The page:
Inspector Govinda Panthi, in-charge of Sankhu Police Range, Kathmandu, says the CPP has ‘made him popular in his area,’ letting people report their problems without hesitation’, which in turn puts pressure on him to meet their expectations. One of the examples he cited was a 13-year-old girl who had eloped with a drug abusing boyfriend could be rescued on time ‘due to awareness, and collective effort’. The girl from Shanti Pathshala Secondary School, Sankhu, had followed her boyfriend to Sindhupalchowk after he threatened to kill himself if she refused to elope with him. At home, she told she was going to school.
The school principal Devendra Shrestha, along with some senior students and teachers, had attended ‘one day with police’ just two weeks before the incident. Shrestha’s perception toward police had changed. “The session with the police helped build trust, develop inter-connection. We immediately felt like reporting the missing girl case,” said Shrestha, adding that the search began within an hour of the girl going missing in the morning, and the girl and boy were caught in Sindhupalchowk the same day.
According to Babita Jaiswal of Bara, president of Bara Women’s Network, women’s access to the justice system has improved at the grassroots due to the CPP. “Public hearings, audit, interactions are held every three months. They have to face us, answer us; this enhances transparency and accountability. On the other hand, police have now become more resourceful as local bodies facilitate them due to the MoUs signed between the partners,” she said over the phone.
Under CPP, there are 753 local units in 77 districts which have 6,334 Community Police Ward Committees, 7,944 Community Police Tole Committees and 8,631 Police School Liaison Committees that work on 12 different thematic areas to create a safe and secure community.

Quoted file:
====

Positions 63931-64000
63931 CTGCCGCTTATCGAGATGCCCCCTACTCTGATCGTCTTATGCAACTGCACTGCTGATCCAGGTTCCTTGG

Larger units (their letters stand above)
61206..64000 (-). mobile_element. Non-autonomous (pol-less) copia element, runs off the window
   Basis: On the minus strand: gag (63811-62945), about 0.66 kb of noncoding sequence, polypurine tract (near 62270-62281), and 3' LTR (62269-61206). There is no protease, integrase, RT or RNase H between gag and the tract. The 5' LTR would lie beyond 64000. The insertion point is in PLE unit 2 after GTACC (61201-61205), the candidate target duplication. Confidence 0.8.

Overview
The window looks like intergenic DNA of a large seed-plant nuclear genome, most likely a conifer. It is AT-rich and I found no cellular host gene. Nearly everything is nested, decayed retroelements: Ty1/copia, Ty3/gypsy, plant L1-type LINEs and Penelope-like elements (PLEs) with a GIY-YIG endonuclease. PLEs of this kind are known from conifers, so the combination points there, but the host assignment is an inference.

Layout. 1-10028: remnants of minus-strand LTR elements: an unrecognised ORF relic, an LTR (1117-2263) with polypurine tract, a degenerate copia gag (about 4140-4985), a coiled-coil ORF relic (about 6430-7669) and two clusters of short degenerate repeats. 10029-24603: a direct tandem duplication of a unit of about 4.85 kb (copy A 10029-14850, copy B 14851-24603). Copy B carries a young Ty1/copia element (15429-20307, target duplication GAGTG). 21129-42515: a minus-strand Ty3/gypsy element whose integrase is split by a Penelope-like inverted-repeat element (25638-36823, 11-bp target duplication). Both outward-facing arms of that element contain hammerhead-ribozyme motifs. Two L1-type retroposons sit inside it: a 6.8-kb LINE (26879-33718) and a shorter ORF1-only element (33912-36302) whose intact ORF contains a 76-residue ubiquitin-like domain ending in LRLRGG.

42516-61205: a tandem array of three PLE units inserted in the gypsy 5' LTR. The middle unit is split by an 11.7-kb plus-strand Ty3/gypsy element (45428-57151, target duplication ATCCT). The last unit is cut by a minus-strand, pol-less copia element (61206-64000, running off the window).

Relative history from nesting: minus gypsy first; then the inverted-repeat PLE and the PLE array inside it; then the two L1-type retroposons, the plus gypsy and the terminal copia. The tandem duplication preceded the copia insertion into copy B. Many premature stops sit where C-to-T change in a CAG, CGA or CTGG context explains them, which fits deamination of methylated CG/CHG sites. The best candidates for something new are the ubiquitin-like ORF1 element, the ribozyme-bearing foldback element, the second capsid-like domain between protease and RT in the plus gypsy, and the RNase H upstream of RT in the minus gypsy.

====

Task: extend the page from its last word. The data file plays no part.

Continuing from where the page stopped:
The story of CPP goes back to decades. From the time he joined the police force as an inspector two and a half decades ago, the present police chief Sarbendra Khanal would debate with his seniors for overbearing responsibilities of the police without much resources and support. He would press for full-fledged programs to enable the community police to function effectively. The government would not provide any extra budget, and the organization itself would not be able to plan things on its own. During presentations, police officers would come up with one or the other idea to keep it right but nobody would take it to the end. “After much back and forth, we compromised with simple initiatives like police my friend or service with a smile and so on,” he said.
After Khanal was appointed IGP in April last year, his first to-do list included successful implementation of this concept. When the preparations were underway and he was in his course to take PM and the Home Minister in confidence to include it in the Red Book, the rape and murder of Nirmala Panta in Kanchanpur put everything in the back-burner, and the case is yet to be solved. He later formed the ‘best team’ to carry out the necessary homework, including rounds of consultations with the government’s key players, planning commission, local units and social institutions.
“Our team worked hard to push forward the CPP. “Sophisticated equipment or modern technologies alone do not bring down crimes. Or else, there would be no shootings in countries like the USA. So, the right direction is a systematic outreach to the community, building connection and trust and raising awareness, like the CPP,” Khanal said.
Additional Inspector General of Police (AIGP) Pushkar Karki says that the CPP is a huge move that has the potential to reshape policing in the long run, but he pointed to the need for overcoming some challenges. “Our IGP took the initiative and this is now taking momentum; the government is stable, everything is fine. Now the challenge is to incorporate the next generation of police into the CPP. Local government actors, and other stakeholders should equally internalize it to ensure that the CPP thrives and lasts; so we must continue working on this part, “ he added.
Nepal Police officials during a public hearing organized in Dhankuta district a few weeks ago. Photo: Republica